Tag Archives: neuropeptide

Links about magnesium deficiency and Substance P, a neuropeptide associated with inflammation

Magnesium is Essential for Preventing Substance P Overload , May 24, 2011, by Byron J. Richards, Board Certified Clinical Nutritionist , “Substance P is a neuropeptide that is typically ”over-heated” in situations of anxiety, depression, digestive bloating, insomnia, fibromyalgia, PTSD, and cardiovascular deterioration. New research shows that one of the first signs of magnesium deficiency1 is that it enables the over-production of substance P.” Read More:  [http://www.wellnessresources.com/health/articles/magnesium_is_essential_for_preventing_substance_p_overload/]

Raw shelled pumpkin seeds are a good source of magnesium, zinc, B vitamins and essential fatty acids. A few prenatal clients that I have worked with in the past, who were high risk due to a history of high blood pressure or pre-eclampsia during their first pregnancy, did report that the raw shelled pumpkin seeds that I had recommended they try adding to their diet during their second pregnancy did seem helpful for preventing high blood pressure or pre-eclampsia from reoccurring.  So it is also possible that raw unsalted pumpkin seeds may be a beneficial food for use during the perinatal stage for women who hope to prevent autism from developing in their infant during conception or the early weeks of pregnancy. [http://transcendingsquare.com/2014/07/24/magnesium-might-help-protect-against-beta-amyloid-placques/]

/Disclosure: This information is provided for educational purposes within the guidelines of fair use. While I am a Registered Dietitian this information is not intended to provide individual health guidance. Please see a health professional for individual health care purposes./

Additional notes to think more about later:

  1. Gehan A Mostafa; Laila Y AL-Ayadhi, The Possible Link Between the Elevated Serum Levels of Neurokinin A and Anti-ribosomal P Protein Antibodies in Children with Autism, J Neuroinflammation. 2011;8(180) Excerpt from the background section: “Neurogenic inflammation is orchestrated by a large number of neuropeptides. Tachykinins (substance P, neurokinin A and neurokinin B) are pro-inflammatory neuropeptides that may play an important role in some autoimmune neuroinflammatory diseases. Autoimmunity may have a role in the pathogenesis of autism in some patients.” And an excerpt from the discussion section: “In our series, increased serum levels of anti-ribosomal P protein antibodies were found in 44.3% of autistic patients. This study was the first to investigate serum levels of anti-ribosomal P protein antibodies in autistic children.” [http://www.ncbi.nlm.nih.gov/pmc/articles/PMC3261830/]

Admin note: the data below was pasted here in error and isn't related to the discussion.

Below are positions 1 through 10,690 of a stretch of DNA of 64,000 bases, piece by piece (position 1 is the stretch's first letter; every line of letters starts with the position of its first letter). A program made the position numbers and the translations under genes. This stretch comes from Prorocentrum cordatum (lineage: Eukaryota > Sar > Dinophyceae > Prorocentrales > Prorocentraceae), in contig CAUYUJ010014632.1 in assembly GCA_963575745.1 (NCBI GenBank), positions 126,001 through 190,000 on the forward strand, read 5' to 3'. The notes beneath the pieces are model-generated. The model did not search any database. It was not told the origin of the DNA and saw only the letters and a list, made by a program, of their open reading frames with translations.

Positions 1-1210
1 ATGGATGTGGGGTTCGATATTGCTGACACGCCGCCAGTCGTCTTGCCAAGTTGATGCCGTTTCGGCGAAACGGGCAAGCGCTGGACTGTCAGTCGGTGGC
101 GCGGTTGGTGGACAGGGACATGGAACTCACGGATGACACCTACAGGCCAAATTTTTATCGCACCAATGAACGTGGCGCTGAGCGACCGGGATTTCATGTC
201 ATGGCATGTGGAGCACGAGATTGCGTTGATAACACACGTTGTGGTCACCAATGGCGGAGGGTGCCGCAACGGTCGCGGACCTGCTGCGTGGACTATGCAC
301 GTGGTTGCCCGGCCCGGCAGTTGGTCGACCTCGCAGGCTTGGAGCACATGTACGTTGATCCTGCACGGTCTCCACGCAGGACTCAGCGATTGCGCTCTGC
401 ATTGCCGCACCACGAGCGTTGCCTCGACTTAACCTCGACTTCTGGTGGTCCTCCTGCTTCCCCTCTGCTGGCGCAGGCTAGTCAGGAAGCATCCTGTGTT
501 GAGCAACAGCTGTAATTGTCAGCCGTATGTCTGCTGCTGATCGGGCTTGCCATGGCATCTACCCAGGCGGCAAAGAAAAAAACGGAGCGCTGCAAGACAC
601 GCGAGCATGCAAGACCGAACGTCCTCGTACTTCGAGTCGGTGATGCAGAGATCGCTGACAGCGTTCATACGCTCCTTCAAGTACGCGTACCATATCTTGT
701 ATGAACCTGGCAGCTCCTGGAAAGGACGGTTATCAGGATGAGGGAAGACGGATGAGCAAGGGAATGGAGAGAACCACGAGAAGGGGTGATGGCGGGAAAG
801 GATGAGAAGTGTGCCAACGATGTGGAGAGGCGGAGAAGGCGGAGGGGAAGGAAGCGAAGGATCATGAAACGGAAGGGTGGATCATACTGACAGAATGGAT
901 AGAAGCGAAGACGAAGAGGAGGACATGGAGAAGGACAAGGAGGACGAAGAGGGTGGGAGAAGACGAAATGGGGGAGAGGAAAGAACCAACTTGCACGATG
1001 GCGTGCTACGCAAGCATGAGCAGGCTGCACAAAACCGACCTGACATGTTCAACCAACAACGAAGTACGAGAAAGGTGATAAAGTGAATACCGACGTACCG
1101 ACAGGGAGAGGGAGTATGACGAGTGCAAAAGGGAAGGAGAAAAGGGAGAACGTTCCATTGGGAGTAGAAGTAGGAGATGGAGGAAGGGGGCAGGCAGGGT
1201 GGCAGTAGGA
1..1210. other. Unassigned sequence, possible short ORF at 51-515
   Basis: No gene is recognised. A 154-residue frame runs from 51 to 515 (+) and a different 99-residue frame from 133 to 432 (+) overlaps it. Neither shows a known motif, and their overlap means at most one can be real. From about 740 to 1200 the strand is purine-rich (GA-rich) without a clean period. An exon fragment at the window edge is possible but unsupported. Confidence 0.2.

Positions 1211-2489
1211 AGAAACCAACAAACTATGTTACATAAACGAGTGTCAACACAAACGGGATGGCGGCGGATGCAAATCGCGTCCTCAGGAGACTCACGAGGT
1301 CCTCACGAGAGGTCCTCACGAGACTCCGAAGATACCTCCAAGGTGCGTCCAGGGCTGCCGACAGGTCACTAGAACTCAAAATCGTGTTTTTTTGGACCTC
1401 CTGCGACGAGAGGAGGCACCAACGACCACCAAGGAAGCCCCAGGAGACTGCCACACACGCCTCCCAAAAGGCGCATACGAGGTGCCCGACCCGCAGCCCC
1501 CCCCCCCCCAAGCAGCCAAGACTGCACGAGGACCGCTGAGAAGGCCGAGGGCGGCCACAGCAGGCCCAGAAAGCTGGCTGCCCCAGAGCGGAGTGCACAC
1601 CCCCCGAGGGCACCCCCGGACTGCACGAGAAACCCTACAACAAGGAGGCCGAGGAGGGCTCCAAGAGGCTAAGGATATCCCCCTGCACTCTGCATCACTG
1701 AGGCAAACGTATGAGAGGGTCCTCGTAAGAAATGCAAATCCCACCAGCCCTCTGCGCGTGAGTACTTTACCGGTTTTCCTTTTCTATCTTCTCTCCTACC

2. Julio Hernandez, et. al., Substance P Is Responsible for Physiological Alterations Such as Increased Chloride Ion Secretion and Glucose Malabsorption in CryptosporidiosisInfect. Immun. March 2007 vol. 75 no. 3 1137-1143
    [http://iai.asm.org/content/75/3/1137.full] *Cryptosporidiosis is a parasitic infection that can be more of a risk for AIDS patients than for average people — reason unknown — The reason speculatively might be that there is a magnesium deficiency or an elevated calcium level resulting from elevated hormone D levels underlying the increased risk for crypotosporidiosis in AIDS patients.
  3. Sylke Müller1 and Barbara Kappes, Vitamin and co-factor biosynthesis pathways in Plasmodium and other apicomplexan parasitesTrends Parasitol. 2007 Mar; 23(3): 112–121.